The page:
Thanks again.    

Anonymous Anonymous says:
6/30/2004 05:15:00 pm

It reminds me that maybe I should learn more about the likes of Pipes before claiming to speak about him with any authority :)

We grow and learn :-)
I would recomend reading more of his stuff.
danielpipes.org should get you there.

Anonymous Anonymous says:
6/30/2004 08:41:00 pm

What an excellent post. It is real easy for either side to feel threatened if all you listen to is the media. I am so old I can remember when the news was just reporting the facts, but now it is generalized and repeated over and over. The obvious bias in the American media is pretty obvious (TV), and it makes me so mad I could spit sometimes. Sorry, but the Arab media doesn't seem much better. I can well imagine why muslims think the West is against Islam; it really isn't that but rather the Islamist who really threatens us all. The American media has helped contribute to the perception that Islam or muslims are the bad guys, and Americans really have to work at knowing the difference.

I too visit Jihad Watch, among other sites, because in large part they cover stuff we never hear in the media. You can see the fear among Americans that is beginning to build into hatred, and people like you need to continue to post there and tell it like it is.

I don't read Pipes often anymore, but I agree with Steve that he has been trying to warn the world about the nutcases. You really can't do that without connecting it to Islam because their view is so extreme and it is connected, which is why I understand other Muslims to feel they too are under attack. There are times he does stretch things, but they are pretty obvious.

I am very grateful for blogs because you get the real scoop by reading and listening. Americans have tons of questions about Islam, Muslims and Arab culture. You have logically addressed alot of them in this post. I hope you post it over at JW at an appropriate place because Americans really are alot smarter than the rest of the world thinks they are.

BTW, I am going out on a limb here, but I do have a problem with these graduation stoles. I don't have a problem with headscaves because I see them more as a cultural thing. I do not think it is appropriate for anyone to be wearing religious items, sayings etc. in an institution that receives public funds such as a school/university. Separation of church and state thing. Everyone should be treated the same, and that doesn't seem to be happening right now in America. We are feeling our way on this one on a case by case basis, but either it's a law or not and everyone is treated the same. Pretty simple.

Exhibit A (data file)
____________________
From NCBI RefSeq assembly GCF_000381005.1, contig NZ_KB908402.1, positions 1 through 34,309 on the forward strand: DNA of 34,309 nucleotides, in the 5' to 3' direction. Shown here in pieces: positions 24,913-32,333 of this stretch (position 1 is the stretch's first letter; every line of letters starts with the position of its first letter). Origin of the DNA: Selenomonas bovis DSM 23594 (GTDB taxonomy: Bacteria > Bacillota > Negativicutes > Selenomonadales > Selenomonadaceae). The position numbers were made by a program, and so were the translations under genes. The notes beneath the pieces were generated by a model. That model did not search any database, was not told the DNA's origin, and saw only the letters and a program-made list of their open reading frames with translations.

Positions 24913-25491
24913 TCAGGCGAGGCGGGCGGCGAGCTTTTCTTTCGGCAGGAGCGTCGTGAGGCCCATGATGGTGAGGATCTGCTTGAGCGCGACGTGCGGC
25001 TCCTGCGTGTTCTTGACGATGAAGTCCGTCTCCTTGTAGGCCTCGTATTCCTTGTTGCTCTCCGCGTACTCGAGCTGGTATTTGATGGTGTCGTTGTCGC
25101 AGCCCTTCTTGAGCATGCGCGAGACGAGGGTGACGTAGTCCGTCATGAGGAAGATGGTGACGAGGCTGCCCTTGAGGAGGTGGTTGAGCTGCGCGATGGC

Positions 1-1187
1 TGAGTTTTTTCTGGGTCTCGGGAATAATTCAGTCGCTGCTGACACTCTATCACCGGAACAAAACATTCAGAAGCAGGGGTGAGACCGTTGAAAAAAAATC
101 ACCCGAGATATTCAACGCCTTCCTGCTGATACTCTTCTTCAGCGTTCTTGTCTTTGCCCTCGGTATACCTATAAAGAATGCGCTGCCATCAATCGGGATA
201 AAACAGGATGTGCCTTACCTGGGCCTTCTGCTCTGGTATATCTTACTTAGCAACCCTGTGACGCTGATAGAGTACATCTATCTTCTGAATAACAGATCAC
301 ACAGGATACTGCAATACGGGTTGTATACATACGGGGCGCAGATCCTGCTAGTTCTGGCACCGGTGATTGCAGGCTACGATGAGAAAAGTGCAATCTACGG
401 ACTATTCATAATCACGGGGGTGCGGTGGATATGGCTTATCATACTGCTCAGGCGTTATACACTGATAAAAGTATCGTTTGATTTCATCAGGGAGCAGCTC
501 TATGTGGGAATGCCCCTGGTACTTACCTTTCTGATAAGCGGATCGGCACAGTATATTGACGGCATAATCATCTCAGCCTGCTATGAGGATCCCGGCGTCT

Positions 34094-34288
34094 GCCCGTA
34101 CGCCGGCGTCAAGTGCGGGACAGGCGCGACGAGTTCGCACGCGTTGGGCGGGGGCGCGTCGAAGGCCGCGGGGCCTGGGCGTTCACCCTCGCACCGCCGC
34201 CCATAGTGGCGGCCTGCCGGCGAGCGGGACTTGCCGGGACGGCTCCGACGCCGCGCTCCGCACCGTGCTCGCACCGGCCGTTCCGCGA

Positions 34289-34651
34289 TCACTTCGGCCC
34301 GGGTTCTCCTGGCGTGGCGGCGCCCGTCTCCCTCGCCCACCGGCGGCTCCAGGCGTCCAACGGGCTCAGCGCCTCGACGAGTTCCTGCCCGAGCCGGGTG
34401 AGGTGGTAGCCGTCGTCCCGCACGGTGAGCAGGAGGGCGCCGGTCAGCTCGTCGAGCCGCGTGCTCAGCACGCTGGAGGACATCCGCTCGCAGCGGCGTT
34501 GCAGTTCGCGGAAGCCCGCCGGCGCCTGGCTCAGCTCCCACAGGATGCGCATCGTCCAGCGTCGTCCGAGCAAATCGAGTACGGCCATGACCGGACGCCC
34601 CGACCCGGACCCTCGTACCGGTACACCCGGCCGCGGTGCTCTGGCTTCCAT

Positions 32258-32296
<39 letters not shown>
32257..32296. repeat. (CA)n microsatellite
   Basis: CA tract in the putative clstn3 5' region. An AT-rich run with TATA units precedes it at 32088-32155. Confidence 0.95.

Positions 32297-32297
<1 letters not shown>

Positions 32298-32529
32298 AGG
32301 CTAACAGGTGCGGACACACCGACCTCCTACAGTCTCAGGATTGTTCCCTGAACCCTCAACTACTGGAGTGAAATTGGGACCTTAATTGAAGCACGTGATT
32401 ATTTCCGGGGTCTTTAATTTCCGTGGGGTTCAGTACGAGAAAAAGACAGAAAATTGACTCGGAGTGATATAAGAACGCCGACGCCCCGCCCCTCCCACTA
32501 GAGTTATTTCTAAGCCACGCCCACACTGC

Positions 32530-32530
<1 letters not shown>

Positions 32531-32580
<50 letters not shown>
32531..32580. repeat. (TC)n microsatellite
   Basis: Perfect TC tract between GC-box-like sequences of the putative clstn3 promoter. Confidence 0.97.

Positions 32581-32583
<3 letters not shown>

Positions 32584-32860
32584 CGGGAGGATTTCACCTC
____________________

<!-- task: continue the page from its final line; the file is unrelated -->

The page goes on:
I wouldn't go out of my way to make a deal about these students, but graduation in America is about academics and stoles are indicative of GPA not a religious statement. So shoot me down if you want; that's my 2 cents.    

Blogger Chanad says:
7/01/2004 12:21:00 am

Thanks for your comments anon. I agree with you that everyone should be treated the same. As far as I understand the situation, I don't think there were any religious groups restricted from wearing similar stoles (please correct me if I'm wrong on this). And if the administration chose to disallow all students from wearing stoles with religious symbols, to keep in line with separation of Church and State, then I wouldn't have a problem with that either. (But that was not the line of thinking that was argued by the groups lobbying against the stoles).

Anyways, thanks again for the comments. I'm glad you found the post useful.    

Anonymous Anonymous says:
7/01/2004 05:33:00 am

From the Irving Student policy guide; sure there was a reason the school allowed the stoles and bet next year there will be a bunch of stoles with the star of David. Lawyers, please feel free to give your expert opinions, but don't send me the bill.